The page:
UNITED STATES DISTRICT COURT NORTHERN DISTRICT OF ILLINOIS EASTERN DIVISION
July 22, 2011
IN RE AMERIQUEST MORTGAGE CO. MORTGAGE LENDING PRACTICES LITIGATION
AMERIQUEST MORTGAGE CO., AND JOSE OLIVIA, DEFENDANTS.
The opinion of the court was delivered by: Honorable Marvin E. Aspen
Centralized before the Individual
MEMORANDUM OPINION AND ORDER
MARVIN E. ASPEN, District Judge.
Plaintiff Rita Farmer has asked us to dismiss the sole federal count in her complaint and to suggest to the Judicial Panel on Multidistrict Litigation that her case be remanded to the United States District Court for the District of New Jersey. We need not make such a suggestion, however, because we grant her request to amend the complaint and remand this matter to the Superior Court of New Jersey.
In May 2006, Farmer filed a complaint against Ameriquest Mortgage Company ("Ameriquest") and Jose Olivia in the Superior Court of New Jersey. On July 17, 2006, Ameriquest removed the action to federal court because Farmer alleged violations of the Truth in Lending Act, 15 U.S.C. § 1601, et. seq. ("TILA"). On August 8, 2006, the Judicial Panel on Multidistrict Litigation (the "Panel") issued a conditional transfer order ("CTO"), transferring Farmer's case to the Northern District of Illinois pursuant to 28 U.S.C. § 1407. The Panel determined that Farmer's claims would benefit from consolidated pretrial proceedings with other claims against Ameriquest that allege violations of TILA in connection with Ameriquest's lending practices.
Farmer previously applied for a suggestion of remand, which we denied on April 6, 2010. In the present motion, Farmer seeks a voluntary dismissal of her TILA claim in the hope of obtaining a suggestion of remand to the Panel. (Mem. at 3.) Farmer contends that, by dismissing the TILA claim, her case would no longer be similar to the others in the MDL, and her remaining state law claims would be resolved more expediently in the New Jersey federal district court.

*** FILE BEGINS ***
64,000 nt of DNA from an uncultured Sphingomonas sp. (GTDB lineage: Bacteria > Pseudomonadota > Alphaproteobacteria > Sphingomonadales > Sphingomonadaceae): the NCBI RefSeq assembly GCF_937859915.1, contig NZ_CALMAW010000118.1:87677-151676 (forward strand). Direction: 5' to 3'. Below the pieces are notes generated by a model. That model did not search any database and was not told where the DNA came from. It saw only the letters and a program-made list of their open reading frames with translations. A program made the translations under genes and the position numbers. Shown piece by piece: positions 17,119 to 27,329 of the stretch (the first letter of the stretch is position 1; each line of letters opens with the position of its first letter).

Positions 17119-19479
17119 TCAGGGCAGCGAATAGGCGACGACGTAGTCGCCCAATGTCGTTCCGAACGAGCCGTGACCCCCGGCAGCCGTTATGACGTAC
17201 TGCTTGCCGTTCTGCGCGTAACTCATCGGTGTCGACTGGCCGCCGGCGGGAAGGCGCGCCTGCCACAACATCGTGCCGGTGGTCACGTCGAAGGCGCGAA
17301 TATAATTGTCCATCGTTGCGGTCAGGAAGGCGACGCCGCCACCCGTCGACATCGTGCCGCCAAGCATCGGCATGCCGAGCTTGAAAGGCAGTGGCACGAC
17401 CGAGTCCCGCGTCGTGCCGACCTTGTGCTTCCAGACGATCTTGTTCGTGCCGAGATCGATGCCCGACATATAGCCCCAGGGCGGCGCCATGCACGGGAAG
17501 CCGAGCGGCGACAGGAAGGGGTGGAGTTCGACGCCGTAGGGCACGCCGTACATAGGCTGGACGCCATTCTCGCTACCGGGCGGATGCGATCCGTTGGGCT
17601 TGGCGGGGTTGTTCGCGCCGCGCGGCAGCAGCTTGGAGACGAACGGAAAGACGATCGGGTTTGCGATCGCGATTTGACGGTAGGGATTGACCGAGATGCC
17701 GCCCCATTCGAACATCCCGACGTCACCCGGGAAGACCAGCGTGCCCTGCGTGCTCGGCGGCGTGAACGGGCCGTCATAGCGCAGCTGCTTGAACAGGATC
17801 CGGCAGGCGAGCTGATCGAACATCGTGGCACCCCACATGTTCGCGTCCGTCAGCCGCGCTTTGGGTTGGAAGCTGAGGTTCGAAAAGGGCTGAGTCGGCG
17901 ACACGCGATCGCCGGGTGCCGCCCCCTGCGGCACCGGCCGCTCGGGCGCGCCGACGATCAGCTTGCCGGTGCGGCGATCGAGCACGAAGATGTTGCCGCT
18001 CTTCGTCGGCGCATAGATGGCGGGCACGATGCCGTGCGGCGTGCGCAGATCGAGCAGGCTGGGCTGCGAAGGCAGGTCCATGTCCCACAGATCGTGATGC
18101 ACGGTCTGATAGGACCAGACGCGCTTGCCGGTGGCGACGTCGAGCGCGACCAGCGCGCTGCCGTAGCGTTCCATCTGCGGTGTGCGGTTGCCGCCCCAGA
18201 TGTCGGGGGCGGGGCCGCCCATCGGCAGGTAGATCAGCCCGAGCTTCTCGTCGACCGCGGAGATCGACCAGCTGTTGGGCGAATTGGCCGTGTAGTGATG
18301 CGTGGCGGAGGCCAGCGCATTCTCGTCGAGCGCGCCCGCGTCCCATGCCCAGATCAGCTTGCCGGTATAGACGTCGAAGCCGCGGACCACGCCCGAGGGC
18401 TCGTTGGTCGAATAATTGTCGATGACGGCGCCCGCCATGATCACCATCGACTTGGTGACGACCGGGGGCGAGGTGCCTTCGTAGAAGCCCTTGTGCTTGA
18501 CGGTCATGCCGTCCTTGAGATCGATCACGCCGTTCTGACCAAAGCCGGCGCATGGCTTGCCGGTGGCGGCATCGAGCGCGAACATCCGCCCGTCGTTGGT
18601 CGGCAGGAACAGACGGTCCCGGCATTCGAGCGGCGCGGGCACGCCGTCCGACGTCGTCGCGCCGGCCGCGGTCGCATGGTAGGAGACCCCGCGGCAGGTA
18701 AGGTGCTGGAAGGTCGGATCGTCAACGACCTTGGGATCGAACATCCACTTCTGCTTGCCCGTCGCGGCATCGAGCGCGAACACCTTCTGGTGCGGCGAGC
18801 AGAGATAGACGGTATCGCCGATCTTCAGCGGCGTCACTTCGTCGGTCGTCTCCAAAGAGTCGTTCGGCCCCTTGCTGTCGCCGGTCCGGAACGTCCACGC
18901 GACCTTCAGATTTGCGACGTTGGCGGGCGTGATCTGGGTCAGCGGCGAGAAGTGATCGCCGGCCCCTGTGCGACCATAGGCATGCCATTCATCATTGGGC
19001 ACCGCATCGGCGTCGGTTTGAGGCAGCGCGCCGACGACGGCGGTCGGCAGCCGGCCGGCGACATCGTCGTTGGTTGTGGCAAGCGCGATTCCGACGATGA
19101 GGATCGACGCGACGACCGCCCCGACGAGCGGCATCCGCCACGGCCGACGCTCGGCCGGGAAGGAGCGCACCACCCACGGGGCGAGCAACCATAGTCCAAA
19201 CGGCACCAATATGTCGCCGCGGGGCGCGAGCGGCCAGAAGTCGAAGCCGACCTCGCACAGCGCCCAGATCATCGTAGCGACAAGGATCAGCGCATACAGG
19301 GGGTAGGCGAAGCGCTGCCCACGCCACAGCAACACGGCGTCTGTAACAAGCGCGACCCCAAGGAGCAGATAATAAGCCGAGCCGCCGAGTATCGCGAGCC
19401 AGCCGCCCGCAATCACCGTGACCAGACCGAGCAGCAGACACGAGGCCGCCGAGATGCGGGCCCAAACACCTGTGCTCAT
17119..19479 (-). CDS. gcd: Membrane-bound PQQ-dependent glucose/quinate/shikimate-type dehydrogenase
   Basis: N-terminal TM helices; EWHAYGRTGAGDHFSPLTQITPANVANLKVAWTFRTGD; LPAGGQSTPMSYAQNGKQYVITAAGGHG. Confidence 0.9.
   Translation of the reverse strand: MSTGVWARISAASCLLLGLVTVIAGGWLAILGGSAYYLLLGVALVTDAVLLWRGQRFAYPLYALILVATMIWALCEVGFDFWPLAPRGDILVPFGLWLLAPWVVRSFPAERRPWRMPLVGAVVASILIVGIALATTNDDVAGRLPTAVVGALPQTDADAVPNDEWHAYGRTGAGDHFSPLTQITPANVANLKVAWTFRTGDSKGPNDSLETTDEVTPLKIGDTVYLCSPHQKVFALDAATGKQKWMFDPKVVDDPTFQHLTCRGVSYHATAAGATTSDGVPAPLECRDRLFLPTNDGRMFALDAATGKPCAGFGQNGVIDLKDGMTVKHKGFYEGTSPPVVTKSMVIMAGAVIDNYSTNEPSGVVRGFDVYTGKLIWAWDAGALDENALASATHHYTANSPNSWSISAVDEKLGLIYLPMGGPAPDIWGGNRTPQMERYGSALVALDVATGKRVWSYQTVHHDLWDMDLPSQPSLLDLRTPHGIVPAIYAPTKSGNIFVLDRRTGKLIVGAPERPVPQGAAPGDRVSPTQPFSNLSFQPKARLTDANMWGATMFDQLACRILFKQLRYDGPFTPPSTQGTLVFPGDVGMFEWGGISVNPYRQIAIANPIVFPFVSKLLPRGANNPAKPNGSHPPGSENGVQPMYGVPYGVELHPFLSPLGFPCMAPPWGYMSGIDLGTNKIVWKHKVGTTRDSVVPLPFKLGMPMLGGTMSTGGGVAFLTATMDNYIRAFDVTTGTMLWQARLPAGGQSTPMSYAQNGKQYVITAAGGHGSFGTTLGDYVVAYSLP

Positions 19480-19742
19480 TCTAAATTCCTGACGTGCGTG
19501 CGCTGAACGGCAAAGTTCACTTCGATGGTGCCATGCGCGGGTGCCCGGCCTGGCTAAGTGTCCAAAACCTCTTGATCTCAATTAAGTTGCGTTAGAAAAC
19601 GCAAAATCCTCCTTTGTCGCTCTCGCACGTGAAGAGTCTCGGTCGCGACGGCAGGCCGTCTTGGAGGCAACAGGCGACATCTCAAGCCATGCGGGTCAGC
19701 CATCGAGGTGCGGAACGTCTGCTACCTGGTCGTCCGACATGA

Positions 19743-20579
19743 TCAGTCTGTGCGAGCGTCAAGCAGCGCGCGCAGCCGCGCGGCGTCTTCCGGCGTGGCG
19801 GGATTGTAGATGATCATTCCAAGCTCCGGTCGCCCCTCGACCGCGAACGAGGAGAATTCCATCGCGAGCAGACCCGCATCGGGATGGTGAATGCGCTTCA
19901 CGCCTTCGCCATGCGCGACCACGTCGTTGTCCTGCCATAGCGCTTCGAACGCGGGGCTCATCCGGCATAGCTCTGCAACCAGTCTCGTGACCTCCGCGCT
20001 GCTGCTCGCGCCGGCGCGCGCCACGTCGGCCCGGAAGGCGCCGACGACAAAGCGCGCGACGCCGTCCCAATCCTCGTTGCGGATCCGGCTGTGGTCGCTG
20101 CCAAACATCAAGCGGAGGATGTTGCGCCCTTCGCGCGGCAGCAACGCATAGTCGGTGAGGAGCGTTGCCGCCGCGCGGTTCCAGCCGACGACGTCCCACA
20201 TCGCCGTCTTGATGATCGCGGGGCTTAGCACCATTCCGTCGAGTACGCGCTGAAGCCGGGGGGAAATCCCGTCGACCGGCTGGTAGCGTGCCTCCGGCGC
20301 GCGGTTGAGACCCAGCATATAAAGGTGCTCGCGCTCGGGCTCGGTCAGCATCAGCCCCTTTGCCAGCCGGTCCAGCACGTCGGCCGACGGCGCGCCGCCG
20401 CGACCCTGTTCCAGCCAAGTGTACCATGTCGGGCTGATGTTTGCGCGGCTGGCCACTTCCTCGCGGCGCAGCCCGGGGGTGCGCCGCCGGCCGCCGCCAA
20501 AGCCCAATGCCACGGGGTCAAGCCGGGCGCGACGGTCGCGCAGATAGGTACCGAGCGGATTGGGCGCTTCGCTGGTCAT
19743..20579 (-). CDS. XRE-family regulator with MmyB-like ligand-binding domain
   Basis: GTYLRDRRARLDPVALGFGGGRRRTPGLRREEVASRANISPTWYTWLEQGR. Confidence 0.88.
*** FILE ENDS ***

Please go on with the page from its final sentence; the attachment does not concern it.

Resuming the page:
Farmer frames her request for dismissal of the TILA claim in the context of a suggestion of remand to New Jersey district court, perhaps because she misunderstands the scope of our authority in this MDL. Farmer plainly desires for this case to find its way back to New Jersey state court. (Mem. at 3--5; Reply at 3--5.) Although we are not authorized under the Panel's Rules of Procedure to directly transfer the case out of the MDL and back to the New Jersey federal court, we can remand the case to state court for lack of jurisdiction. We construe Farmer's motion as requesting such a remand. We thus consider not whether a suggestion to the Panel is warranted but, given Farmer's request to dismiss her TILA claim, whether remand to state court is appropriate.
A. Voluntary Dismissal
We turn first to evaluate Farmer's request for voluntary dismissal of her TILA claim, found in Count III of the complaint. Farmer moves pursuant to Federal Rule of Civil Procedure 42(a)(2). (Mem. at 3 (citing the rule and "seeking leave of this Court to dismiss Count III which is the lone federal count").) Rule 42, however, governs only dismissal of an entire action, not dismissal of a particular claim within an action. Berthold Types Ltd. v. Adobe Sys. Inc., 242 F.3d 772, 777 (7th Cir. 2001) (explaining that Rule 41 "speaks of dismissing 'an action'--which is to say, the whole case"); see Remien v. EMC Corp., No. 04 C 3727, 2004 WL 2381876, at *1 (N.D. Ill. Oct. 19, 2004); Loutfy v. R.R. Donnelly & Sons, Co., 148 F.R.D. 599, 602 (N.D. Ill 1993). Rather, "a motion to voluntarily dismiss a single claim in a multi-count complaint is properly treated as an amendment under Rule 15(a)." Loutfy, 148 F.R.D. at 602; Remien, 2004 WL 2381876, at *1; see also Cedar Lake Ventures I, LLC v. Town of Cedar Lake, Ind., No. 10 C 255, 2010 WL 3927508, at *2 (N.D. Ind. Oct. 4, 2010).